The US, Saudi Arabia and Norway will lead the project, with international partners including Canada, China, Japan, Mexico, and the UK.

The technologies are predicted to play a key role in global decarbonization efforts, with nuclear set to make energy-intensive processes such as desalination, hydrogen production and energy storage carbon neutral. Following the Paris Agreement, the UN Intergovernmental Panel on Climate Change (IPCC) and IEA predicted that CCUS would be essential to limiting global warming to 2 degree C. (Source: US DOE, Power Tech, 31 May, 2018)

More Low-Carbon Energy News CCUS,  Carbon Capture,  CO2,  

Rotterdam and Oslo compete to set up first CO2 highway

Date: 2017-11-04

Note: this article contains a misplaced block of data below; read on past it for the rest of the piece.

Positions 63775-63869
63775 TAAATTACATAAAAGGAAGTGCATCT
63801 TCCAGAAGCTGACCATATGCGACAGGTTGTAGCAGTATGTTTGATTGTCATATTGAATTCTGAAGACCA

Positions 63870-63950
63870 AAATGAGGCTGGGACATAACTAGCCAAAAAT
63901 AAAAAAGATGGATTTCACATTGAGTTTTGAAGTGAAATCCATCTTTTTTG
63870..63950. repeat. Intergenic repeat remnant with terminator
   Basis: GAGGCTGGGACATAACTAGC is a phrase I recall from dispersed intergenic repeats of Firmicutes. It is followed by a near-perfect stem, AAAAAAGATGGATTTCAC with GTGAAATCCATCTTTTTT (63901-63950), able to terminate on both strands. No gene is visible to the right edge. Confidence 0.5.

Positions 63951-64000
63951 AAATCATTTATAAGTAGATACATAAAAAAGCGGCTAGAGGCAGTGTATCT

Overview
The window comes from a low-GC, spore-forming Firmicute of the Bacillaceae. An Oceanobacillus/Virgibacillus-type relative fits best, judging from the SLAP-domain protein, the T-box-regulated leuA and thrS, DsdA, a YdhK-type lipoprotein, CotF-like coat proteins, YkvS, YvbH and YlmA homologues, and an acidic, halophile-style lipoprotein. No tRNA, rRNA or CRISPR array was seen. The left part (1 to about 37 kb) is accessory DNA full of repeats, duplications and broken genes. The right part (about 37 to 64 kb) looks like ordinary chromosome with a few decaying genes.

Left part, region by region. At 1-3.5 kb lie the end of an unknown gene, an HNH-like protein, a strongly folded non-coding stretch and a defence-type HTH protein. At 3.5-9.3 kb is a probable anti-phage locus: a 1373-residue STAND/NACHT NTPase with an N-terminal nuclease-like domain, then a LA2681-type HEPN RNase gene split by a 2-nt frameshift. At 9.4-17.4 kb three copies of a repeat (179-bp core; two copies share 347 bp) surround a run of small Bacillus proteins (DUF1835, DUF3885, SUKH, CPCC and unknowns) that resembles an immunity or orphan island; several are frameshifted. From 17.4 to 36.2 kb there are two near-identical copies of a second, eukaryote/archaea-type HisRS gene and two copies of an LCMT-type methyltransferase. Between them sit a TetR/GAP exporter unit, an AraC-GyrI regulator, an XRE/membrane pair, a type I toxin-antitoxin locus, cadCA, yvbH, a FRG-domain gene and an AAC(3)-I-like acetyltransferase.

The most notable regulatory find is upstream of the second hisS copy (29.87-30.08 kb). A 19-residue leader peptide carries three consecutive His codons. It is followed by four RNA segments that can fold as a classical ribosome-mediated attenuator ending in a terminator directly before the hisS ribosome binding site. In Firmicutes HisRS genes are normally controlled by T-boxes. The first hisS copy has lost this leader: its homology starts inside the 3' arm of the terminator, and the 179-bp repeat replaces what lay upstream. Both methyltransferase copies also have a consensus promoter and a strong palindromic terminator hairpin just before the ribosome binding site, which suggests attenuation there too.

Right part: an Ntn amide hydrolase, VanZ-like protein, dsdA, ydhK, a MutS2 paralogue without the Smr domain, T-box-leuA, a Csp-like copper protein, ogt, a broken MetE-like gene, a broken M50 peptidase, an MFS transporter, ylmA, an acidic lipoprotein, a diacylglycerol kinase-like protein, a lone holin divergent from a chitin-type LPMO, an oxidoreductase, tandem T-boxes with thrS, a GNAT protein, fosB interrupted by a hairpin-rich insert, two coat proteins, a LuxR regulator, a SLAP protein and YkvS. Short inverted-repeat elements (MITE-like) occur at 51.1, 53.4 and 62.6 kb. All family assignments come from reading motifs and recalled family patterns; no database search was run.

Norway and the port of Rotterdam are competing to create the first European chain that will allow CO2 capture from industrial sites to be transported to a storage site offshore. The two projects featured prominently at a conference in Rotterdam last week, organised by the Global CCS Institute, whose chairman spoke hopefully of a "renaissance" and "renewed interest" in carbon capture and storage (CCS). Previous CCS projects in the European Union focused on trapping the climate-changing carbon dioxide gases from coal-fired power plants, with all elements of the process in the hands of a single party. The last surviving EU project was supposed to be a coal-fired power plant with CCS in Rotterdam, but the project's supports pulled out last summer. Instead, the CO2 from Rotterdam's industry is planned to be stored in depleted gas fields in the North Sea. A feasibility study is due to be ready by the end of the year, with an investment decision planned for the end of 2018. The idea is to create a CO2 'highway' which is operated by a separate entity. Rotterdam's plans received a boost in October when after months of negotiations, four Dutch political parties announced a coalition deal, needed to form a new government. They promised to reduce emissions of 56 megatonnes of CO2 by 2030. A third of that reduction, 18, is planned to be achieved by having industrial sites apply CCS. Earlier in October, the Norwegian government announced it would cut 90 percent of the budget Rotterdam has planned to begin storing CO2 in 2020, while Norway has 2022 as date to be fully operational. (Source: EUObserver, 31 Oct., 2017) Roy Vardheim, who heads the Norwegian industrial CCS initiative, the Technology Centre Mongstad,